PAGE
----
EconPapers    
Economics at your fingertips  
 

Is it vulnerability or economic insecurity that matters for health?

Nicholas Rohde (), Kam Ki Tang (), Lars Osberg () and D.S. Prasada Rao

Journal of Economic Behavior & Organization, 2017, vol. 134, issue C, 307-319

Abstract: This paper contrasts the mental and physical health impacts of vulnerability and economic insecurity. An individual is vulnerable if they are at risk of future absolute material deprivation, while they are insecure if they are threatened by losses in relative status. Using data from the first eleven waves of the Australian HILDA panel, we generate four alternative measures of real or perceived downside economic risk and employ panel data models to estimate their impacts on SF-36 mental and physical health indices. We test our hypotheses using a series of polynomial interactions which allow the effect sizes to vary non-linearly with income. Baseline estimates show that economic risks have consistently negative consequences for both mental and physical health, with the former effect being around three times the size of the latter. However our main finding is that increasing incomes do little to mitigate the sensitivity of health to these risks. This suggests it is mostly the prospect of loss rather than deprivation that impacts upon wellbeing. The finding is important as it helps distinguish between competing models (i.e. Beveridge vs Bismarck) for social insurance.

Keywords: Economic insecurity; Health; Income; Panel data; Vulnerability (search for similar items in EconPapers)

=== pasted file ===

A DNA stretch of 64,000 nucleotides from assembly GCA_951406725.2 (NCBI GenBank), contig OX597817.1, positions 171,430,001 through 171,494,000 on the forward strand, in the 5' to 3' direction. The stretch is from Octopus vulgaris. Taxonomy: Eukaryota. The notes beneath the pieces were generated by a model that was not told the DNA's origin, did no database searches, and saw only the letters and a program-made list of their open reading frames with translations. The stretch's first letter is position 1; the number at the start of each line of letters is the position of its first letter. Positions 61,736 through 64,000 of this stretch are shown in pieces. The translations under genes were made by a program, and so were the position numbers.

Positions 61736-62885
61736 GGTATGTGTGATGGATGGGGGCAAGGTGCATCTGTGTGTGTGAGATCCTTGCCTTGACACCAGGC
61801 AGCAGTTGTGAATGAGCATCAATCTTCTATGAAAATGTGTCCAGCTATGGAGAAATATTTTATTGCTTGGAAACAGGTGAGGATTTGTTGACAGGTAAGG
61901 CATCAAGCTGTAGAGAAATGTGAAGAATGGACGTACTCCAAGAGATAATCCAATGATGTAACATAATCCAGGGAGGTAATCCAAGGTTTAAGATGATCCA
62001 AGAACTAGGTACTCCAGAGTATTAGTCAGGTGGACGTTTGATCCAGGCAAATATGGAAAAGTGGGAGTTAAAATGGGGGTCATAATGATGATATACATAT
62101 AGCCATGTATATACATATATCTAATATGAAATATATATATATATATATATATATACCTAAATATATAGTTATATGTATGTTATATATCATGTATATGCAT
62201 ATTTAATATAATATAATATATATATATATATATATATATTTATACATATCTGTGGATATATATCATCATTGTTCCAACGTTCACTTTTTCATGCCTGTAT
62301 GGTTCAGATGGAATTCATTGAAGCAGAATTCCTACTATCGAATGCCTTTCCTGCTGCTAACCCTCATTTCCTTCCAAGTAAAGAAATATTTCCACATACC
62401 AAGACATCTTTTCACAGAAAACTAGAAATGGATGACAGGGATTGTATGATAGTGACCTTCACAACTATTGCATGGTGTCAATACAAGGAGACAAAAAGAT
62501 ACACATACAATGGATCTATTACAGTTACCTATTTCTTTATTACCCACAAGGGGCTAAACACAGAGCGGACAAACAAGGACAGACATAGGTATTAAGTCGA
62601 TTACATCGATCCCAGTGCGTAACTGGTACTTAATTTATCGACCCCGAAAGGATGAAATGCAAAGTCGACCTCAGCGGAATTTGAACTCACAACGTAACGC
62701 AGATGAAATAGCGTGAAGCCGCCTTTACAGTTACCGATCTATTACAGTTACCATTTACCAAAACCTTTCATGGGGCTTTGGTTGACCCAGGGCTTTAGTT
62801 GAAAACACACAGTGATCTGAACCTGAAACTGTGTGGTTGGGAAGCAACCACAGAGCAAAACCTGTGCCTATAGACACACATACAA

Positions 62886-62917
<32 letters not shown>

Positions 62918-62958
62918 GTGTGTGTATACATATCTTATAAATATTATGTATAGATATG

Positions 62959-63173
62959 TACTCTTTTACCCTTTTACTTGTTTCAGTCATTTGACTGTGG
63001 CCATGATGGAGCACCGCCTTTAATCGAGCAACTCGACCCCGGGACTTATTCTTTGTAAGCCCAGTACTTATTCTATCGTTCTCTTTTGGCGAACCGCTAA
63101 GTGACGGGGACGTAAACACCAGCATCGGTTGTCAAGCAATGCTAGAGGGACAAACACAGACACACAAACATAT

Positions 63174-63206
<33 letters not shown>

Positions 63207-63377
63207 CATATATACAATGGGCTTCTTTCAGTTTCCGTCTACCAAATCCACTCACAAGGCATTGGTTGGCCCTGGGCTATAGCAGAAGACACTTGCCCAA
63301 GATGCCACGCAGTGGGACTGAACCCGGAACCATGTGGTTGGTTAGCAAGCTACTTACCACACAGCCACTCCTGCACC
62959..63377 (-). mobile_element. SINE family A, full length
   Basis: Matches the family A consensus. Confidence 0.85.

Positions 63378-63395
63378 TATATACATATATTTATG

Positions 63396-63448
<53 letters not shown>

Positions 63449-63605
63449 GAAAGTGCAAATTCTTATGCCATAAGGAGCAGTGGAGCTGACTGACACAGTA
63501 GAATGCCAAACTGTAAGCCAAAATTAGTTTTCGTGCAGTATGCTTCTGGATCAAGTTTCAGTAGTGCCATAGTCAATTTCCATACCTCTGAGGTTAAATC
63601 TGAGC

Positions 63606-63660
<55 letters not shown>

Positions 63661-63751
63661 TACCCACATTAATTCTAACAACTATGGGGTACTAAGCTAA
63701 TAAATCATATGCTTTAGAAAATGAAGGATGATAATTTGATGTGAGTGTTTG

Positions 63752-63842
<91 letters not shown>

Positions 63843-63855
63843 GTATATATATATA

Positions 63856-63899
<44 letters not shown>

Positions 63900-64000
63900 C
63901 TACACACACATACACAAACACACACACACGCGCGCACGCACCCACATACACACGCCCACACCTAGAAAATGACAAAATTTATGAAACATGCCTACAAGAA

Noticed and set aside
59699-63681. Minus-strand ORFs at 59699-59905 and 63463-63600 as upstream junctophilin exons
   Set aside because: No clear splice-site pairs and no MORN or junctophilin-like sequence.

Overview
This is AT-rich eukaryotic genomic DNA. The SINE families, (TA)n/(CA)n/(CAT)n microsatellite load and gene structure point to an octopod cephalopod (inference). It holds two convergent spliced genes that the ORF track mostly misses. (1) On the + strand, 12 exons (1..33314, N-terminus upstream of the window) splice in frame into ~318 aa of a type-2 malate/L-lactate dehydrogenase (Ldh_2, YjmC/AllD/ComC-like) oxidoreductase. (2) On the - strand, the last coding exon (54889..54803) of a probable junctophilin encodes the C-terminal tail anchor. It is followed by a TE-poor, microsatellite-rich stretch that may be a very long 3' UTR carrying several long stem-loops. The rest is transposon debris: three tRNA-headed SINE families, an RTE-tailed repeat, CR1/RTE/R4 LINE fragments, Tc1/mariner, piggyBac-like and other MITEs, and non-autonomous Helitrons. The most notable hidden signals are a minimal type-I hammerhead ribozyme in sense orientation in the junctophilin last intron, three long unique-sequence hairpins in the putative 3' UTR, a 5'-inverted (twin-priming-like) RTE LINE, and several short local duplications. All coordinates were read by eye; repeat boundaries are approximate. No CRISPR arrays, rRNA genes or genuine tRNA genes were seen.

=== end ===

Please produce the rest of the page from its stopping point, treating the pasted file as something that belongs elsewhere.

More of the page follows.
JEL-codes: D03 D69 I19 I31 (search for similar items in EconPapers)
Date: 2017
References: View references in EconPapers View complete reference list from CitEc
Citations: View citations in EconPapers (1) Track citations by RSS feed

Downloads: (external link)
http://www.sciencedirect.com/science/article/pii/S016726811630292X
Full text for ScienceDirect subscribers only

Related works:
Working Paper: Is it vulnerability or economic insecurity that matters for health? (2015) Downloads
This item may be available elsewhere in EconPapers: Search for items with the same title.

Export reference: BibTeX RIS (EndNote, ProCite, RefMan) HTML/Text

Persistent link: https://EconPapers.repec.org/RePEc:eee:jeborg:v:134:y:2017:i:c:p:307-319

Access Statistics for this article

Journal of Economic Behavior & Organization is currently edited by Houser, D. and Puzzello, D.

More articles in Journal of Economic Behavior & Organization from Elsevier
Bibliographic data for series maintained by Dana Niculescu ().

 
Page updated 2019-10-03
Handle: RePEc:eee:jeborg:v:134:y:2017:i:c:p:307-319